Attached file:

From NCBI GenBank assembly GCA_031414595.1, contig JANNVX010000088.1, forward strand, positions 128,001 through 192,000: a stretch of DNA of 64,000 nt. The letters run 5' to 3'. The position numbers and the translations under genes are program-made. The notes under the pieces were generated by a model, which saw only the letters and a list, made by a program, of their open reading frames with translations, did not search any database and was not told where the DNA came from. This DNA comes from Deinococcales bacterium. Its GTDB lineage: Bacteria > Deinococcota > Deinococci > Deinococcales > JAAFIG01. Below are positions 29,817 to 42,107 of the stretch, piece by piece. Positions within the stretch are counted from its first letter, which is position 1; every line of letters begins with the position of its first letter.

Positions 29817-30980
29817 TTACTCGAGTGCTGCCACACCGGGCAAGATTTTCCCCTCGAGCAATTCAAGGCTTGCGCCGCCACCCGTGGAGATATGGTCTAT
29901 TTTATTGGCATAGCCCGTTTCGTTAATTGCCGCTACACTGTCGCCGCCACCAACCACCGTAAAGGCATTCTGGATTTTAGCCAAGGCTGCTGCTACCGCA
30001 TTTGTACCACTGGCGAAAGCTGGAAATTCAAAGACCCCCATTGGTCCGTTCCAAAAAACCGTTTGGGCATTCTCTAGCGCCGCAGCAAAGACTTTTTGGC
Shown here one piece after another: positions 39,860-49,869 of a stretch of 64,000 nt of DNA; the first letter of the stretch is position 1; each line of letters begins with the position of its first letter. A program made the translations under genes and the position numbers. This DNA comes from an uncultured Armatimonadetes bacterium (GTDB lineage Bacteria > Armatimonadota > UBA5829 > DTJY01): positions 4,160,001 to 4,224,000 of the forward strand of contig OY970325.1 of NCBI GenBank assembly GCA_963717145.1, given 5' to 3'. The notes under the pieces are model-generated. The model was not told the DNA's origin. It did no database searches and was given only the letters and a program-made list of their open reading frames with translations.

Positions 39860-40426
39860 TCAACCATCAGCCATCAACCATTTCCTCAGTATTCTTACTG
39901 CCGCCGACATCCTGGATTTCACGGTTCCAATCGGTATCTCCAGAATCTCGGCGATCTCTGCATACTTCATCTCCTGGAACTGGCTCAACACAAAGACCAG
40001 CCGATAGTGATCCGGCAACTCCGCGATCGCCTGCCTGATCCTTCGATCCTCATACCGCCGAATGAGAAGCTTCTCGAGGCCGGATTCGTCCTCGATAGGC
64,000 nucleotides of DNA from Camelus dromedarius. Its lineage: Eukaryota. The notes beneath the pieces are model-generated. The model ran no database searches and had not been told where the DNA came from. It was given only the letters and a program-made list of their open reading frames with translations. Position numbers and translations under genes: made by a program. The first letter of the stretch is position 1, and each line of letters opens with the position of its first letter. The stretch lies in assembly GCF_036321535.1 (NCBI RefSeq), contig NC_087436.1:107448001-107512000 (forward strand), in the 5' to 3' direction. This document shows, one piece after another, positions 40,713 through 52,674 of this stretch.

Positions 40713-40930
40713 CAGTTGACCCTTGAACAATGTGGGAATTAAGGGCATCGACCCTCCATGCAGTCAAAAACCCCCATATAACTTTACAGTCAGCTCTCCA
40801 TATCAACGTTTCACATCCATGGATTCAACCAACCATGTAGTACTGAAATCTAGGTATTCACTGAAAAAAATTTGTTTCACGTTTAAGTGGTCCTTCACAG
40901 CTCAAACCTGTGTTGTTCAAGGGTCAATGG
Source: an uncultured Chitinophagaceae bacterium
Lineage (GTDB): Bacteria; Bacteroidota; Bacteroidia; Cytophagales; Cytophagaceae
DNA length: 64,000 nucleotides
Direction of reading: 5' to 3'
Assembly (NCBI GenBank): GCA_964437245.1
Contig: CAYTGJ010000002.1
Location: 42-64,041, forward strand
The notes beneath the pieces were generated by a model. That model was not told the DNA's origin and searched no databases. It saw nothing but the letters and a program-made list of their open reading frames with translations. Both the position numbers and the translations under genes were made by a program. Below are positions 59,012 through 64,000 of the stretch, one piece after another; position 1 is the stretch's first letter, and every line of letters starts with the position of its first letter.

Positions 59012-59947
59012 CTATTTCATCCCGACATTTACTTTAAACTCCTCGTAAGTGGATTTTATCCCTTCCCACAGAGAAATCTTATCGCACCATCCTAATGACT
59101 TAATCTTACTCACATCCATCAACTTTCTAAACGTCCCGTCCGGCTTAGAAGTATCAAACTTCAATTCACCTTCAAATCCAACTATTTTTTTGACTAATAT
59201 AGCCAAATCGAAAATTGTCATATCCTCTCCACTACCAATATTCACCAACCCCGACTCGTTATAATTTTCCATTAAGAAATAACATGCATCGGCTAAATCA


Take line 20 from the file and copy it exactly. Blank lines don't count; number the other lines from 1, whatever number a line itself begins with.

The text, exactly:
Assembly (NCBI GenBank): GCA_964437245.1